This requires some humility but it will better serve you in the end. While some look at the financial assets when judging a business, you should also look at time and quality as assets, too. Focus on what you do well, do that, and leave the rest to the experts. Some might bemoan that they don’t have the money. If you don’t have enough money for even entry-level costs, you don’t have enough to start out on your own.

 

Third, hire the best so you get the job done right the first time.

 

Any expert will have a portfolio and a past client list. Look for the work that you want and trust that the person will deliver a fantastic project. Make sure to have a clear contract and set of expectations, a timeline with deliverables and milestones, and keep in constant (but not suffocating) communication. But, in the end, defer to the expert’s advice and guidance: that’s why you hired them.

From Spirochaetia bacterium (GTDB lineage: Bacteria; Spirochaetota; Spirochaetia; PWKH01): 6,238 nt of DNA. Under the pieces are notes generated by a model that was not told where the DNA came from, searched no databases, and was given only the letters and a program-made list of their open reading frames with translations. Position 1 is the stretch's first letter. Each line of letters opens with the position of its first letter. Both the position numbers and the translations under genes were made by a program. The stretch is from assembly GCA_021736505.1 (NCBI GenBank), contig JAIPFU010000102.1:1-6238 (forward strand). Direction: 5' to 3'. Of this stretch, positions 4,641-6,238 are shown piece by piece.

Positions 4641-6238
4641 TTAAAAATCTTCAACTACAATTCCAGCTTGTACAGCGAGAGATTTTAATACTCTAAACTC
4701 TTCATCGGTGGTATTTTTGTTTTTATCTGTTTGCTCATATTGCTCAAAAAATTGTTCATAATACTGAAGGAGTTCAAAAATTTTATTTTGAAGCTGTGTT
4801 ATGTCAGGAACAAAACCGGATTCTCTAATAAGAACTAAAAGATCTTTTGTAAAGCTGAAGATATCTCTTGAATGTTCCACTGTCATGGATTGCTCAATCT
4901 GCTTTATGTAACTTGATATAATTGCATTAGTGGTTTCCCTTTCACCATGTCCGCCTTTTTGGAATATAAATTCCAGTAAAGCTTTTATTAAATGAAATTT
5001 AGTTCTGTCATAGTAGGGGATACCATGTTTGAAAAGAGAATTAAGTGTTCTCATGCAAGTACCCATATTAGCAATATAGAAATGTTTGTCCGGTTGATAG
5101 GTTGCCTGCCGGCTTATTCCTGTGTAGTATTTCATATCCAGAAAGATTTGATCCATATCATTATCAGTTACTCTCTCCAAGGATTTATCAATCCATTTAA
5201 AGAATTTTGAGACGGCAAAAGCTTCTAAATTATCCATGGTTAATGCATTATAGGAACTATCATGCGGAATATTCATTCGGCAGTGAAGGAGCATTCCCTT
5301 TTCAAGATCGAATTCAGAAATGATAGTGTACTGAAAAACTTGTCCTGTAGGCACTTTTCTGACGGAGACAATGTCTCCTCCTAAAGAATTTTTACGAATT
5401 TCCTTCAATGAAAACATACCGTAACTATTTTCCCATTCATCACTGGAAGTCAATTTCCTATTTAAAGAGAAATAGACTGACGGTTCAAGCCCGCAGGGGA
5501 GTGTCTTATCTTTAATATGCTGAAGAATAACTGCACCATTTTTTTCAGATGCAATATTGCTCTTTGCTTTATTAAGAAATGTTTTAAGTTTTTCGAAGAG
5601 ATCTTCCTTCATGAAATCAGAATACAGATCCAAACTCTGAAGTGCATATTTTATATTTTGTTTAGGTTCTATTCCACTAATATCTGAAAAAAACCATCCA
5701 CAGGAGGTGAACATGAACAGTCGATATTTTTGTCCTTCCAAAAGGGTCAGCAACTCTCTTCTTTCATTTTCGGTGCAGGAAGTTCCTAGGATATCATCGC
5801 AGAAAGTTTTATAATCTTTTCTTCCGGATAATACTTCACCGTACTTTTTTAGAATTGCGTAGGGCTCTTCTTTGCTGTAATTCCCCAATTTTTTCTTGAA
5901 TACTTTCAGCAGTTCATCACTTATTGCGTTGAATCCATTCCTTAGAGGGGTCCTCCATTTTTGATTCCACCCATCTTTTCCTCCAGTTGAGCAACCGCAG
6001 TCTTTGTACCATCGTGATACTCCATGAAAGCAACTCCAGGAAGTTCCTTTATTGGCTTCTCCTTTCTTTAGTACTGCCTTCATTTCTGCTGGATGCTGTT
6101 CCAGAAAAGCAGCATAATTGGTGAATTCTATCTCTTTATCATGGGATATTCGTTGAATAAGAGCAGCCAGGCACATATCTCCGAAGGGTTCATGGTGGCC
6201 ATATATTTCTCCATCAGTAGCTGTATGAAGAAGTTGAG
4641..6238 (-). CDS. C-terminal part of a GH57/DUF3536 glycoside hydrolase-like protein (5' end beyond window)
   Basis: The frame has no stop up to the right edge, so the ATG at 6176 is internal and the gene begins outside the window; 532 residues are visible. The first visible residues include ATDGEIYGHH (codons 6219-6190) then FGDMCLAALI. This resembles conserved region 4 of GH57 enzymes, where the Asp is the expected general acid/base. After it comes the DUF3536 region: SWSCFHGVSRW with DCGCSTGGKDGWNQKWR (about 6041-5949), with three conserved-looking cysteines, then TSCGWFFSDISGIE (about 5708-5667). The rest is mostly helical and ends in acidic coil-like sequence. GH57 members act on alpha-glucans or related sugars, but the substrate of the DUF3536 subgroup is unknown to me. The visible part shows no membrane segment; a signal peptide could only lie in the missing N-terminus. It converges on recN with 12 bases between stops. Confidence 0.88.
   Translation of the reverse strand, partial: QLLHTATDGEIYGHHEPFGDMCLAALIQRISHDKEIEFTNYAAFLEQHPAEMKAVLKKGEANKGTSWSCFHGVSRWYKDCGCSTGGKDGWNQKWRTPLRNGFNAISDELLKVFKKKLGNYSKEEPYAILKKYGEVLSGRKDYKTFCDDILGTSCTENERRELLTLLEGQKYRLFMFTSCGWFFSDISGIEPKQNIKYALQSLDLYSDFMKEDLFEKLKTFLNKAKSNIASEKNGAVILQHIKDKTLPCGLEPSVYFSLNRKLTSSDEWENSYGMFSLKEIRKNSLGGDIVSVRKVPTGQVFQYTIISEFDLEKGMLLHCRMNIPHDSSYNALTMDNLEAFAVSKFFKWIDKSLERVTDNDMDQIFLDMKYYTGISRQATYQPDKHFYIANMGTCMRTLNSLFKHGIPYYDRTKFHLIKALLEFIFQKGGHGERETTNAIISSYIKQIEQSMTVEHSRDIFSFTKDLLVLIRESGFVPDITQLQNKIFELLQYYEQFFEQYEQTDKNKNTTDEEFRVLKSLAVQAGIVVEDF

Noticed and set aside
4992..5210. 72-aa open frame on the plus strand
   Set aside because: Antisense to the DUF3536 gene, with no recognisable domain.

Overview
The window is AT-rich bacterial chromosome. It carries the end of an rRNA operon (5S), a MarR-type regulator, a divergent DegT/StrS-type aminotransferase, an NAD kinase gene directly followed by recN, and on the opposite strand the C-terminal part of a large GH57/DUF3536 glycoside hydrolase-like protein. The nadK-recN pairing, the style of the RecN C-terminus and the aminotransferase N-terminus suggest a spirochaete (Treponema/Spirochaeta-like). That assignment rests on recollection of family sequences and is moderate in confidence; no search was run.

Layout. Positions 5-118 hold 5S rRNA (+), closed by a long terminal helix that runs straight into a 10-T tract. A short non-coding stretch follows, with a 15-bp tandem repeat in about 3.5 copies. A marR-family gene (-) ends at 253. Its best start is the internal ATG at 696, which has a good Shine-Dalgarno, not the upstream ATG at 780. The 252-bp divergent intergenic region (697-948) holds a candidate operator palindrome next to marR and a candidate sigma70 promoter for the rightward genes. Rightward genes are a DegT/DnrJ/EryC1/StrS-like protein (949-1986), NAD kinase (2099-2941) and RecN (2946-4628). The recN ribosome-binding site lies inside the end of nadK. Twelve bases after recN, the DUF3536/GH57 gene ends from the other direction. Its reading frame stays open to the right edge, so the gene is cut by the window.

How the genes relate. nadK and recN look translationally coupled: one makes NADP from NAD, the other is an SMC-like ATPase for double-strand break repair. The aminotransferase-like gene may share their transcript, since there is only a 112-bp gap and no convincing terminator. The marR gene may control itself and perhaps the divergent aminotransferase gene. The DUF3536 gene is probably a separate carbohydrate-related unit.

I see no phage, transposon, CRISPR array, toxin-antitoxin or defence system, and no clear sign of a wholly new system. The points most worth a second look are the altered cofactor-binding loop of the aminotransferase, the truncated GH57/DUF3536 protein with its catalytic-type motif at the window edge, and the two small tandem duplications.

There is no quick fix for expertise. No product or template can replace the knowledge, training, and experience, of an expert. Right now, there are thousands of experts waiting to help you on your next project. Use them to save time and enhance the quality of your next project.

 
Need help with your next speech?
 

Photo credit (creative commons): Paul Downey on flickr





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Eddie Rice

Eddie Rice

Eddie is a speechwriter and public speaking coach. His clients include CEOs, college presidents, business owners, and government officials. Email him: eddie@customspeechwriting.com
Eddie Rice